2013 Ski Test: How It Works

We pull back the curtain on our industry-leading ski test.
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We pull back the curtain on our industry-leading ski test.
2013 How We Test FT

We know how this sounds, but testing skis is challenging. It requires a racer’s technical skills to differentiate between models, plus a writer’s verbal skills to articulate those differences clearly—not to mention a shop guy’s knowledge of the equipment. Does a ski that slings you across the fall line get its power from a stiff tail? A sharp tune? A sheet of titanium? Also required: quads of steel. In the 2012 test at Snowbird we tested a total of 131 skis over five days, averaging upwards of 30,000 vert per day. Most of all a tester needs testing experience. Even for an excellent skier, the sheer number of test models can be overwhelming at first. But with experience, nuances between skis become more obvious. 

Each winter, we discuss our categories with product managers from each major manufacturer, who then decide which of their models they think will compete well in each category. (We also run a separate ski test with smaller “indie” brands. Look for those results in a later issue.) We test only high-performance models because our readers are avid skiers. If you’re not a ripper quite yet, look for skis with high scores in the Forgiveness criterion, or consider less expensive models related to the models we review. Each manufacturer is allowed a certain number of entries—some get as many as 11, some as few as six— which they can allocate in any categories they choose. (Many enter two in Deep Snow, for instance, because that’s the hot category these days. How do we decide how many models to allot each brand? Our formula takes into account the manufacturer’s market share (we want to evaluate skis that consumers can readily find) and its performance in the previous year’s test (we want the best skis from brands that have already proven themselves). We shouldn’t have to say this, but we do: We never make companies pay or buy advertisements to be included; an comparison of ad pages to gold medal skis shows zero correlation.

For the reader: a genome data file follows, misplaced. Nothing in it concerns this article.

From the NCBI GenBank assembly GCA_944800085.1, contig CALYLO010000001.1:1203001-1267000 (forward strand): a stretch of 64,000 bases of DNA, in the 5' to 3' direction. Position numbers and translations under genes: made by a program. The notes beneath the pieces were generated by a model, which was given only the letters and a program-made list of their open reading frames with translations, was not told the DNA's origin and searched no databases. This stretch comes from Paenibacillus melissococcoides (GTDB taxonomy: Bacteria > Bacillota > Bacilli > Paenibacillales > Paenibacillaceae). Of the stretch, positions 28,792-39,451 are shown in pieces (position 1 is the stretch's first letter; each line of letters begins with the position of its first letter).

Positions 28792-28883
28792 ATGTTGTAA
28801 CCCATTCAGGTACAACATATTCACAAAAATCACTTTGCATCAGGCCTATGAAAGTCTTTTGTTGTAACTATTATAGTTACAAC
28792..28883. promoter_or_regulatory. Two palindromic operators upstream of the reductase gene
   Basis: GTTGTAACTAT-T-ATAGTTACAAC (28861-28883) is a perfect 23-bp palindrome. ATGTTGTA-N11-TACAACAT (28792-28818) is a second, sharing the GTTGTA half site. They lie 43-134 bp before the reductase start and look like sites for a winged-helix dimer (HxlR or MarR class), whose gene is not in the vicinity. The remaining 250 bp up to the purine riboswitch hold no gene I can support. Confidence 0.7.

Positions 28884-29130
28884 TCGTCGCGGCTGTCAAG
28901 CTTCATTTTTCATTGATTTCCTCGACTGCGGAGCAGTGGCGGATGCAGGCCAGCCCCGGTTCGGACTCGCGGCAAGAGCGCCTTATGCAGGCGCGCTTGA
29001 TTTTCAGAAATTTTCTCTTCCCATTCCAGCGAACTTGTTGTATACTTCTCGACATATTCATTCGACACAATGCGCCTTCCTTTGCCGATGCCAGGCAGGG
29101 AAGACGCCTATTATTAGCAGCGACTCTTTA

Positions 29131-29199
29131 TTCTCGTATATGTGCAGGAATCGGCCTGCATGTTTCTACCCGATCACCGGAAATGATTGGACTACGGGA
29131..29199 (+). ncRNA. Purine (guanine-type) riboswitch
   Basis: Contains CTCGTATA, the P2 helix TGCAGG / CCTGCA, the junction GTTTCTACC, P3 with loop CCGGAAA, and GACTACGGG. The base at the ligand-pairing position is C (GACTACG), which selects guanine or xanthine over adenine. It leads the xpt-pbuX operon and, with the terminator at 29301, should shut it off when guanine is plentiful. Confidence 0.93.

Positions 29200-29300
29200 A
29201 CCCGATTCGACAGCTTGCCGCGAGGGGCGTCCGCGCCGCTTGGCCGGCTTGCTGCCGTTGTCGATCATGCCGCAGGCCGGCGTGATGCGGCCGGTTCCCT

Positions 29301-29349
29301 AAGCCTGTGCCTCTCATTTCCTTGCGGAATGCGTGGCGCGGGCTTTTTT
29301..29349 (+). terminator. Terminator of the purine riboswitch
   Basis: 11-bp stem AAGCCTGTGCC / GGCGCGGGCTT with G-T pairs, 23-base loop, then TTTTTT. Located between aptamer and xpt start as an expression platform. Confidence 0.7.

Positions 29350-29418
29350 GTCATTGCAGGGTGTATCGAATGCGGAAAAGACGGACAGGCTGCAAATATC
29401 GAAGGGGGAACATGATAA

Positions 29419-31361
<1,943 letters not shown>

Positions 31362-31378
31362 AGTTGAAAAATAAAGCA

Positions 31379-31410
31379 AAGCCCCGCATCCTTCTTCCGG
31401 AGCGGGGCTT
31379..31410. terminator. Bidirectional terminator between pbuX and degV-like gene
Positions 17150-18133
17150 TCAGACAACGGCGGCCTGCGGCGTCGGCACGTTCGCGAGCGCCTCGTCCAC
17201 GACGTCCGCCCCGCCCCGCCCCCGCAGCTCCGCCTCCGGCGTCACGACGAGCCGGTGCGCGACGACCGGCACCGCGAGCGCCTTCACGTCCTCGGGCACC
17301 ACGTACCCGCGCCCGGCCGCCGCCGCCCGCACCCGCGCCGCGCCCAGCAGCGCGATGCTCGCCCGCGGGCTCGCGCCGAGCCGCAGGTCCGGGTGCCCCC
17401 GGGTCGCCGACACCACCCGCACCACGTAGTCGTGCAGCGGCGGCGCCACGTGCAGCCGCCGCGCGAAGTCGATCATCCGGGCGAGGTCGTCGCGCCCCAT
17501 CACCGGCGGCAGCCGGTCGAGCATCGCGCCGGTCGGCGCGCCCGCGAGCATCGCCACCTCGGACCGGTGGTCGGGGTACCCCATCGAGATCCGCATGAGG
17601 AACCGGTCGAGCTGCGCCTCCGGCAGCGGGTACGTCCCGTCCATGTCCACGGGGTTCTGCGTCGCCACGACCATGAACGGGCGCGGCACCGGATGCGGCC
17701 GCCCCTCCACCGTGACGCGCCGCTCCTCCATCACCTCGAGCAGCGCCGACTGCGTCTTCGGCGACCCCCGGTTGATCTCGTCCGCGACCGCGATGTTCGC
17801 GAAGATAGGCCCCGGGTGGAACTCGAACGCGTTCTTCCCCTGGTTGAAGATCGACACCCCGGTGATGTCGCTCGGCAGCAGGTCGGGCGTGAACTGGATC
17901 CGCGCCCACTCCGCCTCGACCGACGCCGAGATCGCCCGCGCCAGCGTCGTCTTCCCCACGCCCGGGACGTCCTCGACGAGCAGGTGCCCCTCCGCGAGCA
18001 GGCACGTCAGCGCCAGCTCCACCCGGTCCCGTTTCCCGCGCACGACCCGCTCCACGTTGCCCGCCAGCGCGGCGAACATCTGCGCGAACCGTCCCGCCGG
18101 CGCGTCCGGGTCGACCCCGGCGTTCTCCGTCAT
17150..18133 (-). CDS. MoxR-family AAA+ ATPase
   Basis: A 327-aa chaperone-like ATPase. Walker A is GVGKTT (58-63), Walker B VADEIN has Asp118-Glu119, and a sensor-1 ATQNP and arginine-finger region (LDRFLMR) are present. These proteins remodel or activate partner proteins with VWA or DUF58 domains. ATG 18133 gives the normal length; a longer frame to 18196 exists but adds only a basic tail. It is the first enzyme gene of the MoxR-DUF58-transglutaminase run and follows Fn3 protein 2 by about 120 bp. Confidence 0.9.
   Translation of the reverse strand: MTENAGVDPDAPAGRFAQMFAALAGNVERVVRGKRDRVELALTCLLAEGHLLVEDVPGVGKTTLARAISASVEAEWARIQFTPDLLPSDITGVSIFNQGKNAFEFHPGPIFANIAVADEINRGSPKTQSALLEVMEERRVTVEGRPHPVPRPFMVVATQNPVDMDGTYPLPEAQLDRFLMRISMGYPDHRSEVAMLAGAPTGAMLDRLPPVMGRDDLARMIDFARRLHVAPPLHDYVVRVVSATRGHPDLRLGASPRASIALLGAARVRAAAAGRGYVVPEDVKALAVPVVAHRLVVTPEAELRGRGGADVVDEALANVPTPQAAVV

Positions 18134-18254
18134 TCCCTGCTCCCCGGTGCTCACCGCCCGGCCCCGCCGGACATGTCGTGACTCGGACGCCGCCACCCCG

Test team › We handpick a cadre of ripping, experienced testers: ex-racers, instructors, shop guys, retailers, local rippers. For objectivity’s sake, we avoid sponsored athletes. Any cards that demonstrate company allegiances are thrown out before results are tallied.

Venue› We test late in the winter at Snowbird, Utah, because of its convenience, variety of terrain, quality and consistency of snow and, well, because it’s Snowbird. Which is to say it’s awesome.

Test protocol › We set our test corral up at the bottom of the Gadzoom Express quad (high-speed, 1,823 vertical feet) where the product managers hang out with diamond stones for between-run tune-ups. We lap the lift for five days straight, testing the category that best suits the conditions each day. Testers take each ski into every type of terrain, then fill out a card on the chairlift. They score each in nine criteria, then write descriptive comments about the ski’s behavior on the back. The skis are then ranked according to their average score across all criteria.

Results › We medal a total of 81 skis, a little more than half of what we test, which, in turn, is only the top 10 percent of what’s on the market. We do not review skis that didn’t make the cut.

Here are quick previews of our three test categories:

Hard Snow

Mixed Snow (West)

Mixed Snow (East)

Deep Snow